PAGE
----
A joyous throng filled the rotunda of St. Louis’s City Hall Friday night — on the eve of PrideFest — to celebrate the U.S. Supreme Court ruling legalizing same-sex marriage.
The court ruled Friday that all 50 states must allow these unions. They must also recognize such marriages performed in other states and countries.
Several couples at the gathering of about 150 people have already helped to change the law in Missouri.
A year ago, John Durnell and his husband Richard Eaton were the first same-sex couple to marry in the state, after 39 years together. A lawsuit involving them and three other couples, who were secretly married at City Hall, led to Missouri's same-sex marriage ban being overturned last fall.
Durnell said Friday’s decision ironically did something critics claimed it would: change the definition of marriage.
“Marriage is no longer defined by either 'gay marriage' or defined by a man or a woman; it’s just defined by love. It’s just two people who love each other,” Durnell said.
Or as Mayor Slay put it …
“Finally, Americans can just call it 'marriage,'” Slay said.
Bittersweet moment, more work ahead
Rhonda Broussard is on the board of Missouri’s LGBT advocacy group, PROMO. She brought her 6- and 10-year-olds because fighting for marriage is woven into the family fabric.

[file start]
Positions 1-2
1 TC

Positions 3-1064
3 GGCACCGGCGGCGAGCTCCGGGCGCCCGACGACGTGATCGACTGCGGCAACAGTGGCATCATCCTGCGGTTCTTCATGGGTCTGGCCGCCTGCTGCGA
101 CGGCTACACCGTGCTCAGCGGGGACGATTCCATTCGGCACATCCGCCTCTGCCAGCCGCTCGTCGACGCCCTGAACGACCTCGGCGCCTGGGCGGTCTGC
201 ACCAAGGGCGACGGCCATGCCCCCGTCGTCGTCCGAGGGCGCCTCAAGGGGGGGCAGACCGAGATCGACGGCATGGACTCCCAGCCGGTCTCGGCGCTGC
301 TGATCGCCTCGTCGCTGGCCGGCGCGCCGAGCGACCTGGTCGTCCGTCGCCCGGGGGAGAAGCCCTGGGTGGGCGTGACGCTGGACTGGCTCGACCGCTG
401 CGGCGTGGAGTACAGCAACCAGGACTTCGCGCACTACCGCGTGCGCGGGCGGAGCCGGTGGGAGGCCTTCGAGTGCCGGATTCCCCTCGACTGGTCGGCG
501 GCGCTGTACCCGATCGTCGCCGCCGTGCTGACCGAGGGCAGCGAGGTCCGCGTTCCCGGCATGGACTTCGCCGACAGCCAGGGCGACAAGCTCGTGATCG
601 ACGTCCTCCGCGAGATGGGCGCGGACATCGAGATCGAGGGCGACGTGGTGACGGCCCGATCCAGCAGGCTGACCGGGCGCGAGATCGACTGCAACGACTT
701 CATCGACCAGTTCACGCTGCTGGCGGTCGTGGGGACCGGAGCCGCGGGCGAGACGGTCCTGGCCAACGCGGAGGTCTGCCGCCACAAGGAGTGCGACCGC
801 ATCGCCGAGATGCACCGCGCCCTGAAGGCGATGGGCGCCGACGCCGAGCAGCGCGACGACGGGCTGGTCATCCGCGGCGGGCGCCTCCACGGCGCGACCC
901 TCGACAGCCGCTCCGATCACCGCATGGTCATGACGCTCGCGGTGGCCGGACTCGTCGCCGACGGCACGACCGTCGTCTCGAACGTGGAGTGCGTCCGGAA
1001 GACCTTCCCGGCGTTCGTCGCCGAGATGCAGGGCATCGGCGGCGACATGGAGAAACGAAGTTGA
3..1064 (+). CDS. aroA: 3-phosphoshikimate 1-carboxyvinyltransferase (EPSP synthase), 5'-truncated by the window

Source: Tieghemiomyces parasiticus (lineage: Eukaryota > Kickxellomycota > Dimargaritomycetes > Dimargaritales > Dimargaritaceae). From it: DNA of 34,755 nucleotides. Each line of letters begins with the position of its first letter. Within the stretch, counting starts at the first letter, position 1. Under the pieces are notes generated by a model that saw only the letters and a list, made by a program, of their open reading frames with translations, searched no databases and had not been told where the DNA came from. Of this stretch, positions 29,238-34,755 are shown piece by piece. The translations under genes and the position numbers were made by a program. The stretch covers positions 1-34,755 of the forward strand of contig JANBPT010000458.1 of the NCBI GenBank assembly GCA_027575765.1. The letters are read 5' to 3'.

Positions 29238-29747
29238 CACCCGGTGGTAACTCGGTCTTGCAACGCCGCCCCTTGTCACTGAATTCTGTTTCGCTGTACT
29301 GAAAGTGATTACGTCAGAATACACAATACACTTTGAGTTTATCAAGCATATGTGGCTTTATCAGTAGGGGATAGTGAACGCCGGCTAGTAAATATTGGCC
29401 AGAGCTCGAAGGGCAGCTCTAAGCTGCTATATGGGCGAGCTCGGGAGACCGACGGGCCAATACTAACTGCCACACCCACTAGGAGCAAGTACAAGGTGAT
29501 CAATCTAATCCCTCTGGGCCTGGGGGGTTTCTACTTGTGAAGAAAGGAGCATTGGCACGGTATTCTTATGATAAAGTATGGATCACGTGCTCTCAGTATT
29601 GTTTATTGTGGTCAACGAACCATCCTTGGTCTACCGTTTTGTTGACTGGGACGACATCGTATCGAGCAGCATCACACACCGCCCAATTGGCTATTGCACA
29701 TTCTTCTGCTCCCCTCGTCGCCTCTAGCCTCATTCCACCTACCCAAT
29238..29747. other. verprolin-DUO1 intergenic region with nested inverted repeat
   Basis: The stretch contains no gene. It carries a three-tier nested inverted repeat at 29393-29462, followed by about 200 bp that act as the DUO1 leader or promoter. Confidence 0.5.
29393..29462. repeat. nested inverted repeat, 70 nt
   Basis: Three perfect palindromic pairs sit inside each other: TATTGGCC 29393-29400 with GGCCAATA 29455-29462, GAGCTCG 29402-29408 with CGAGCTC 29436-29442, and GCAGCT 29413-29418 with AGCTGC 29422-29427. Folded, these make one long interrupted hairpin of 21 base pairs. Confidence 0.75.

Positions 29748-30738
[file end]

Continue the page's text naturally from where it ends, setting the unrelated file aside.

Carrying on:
“Our kids have been part of this movement their entire lives,” Broussard said.
And what was her daughter Olivia's first thought when she heard the news?
“Smiley face,” Olivia said.
“You know that new generation; they think in emojis and emoticons,” Broussard explained.
But for Broussard, the night was one of mixed emotions. She and her former partner, the children’s other parent, separated five years ago.
“It’s a little bittersweet. Now there’s opportunity for real marriage recognition, and our relationship didn’t withstand it,” Broussard said.
Broussard and others pointed out there’s much more work to be done. LGBT people in Missouri can still be fired from jobs and denied housing because of who they are.
Along with several others, Leroy Fitzwater explained it this way: “You can be married on Saturday and fired on Monday,” when your boss finds out about it.
And as speaker Kara Wolter pointed out, transgender people are still not protected in Missouri.
“The fight is not over yet,” Wolter said.
Follow Nancy Fowler on Twitter: @NancyFowlerSTL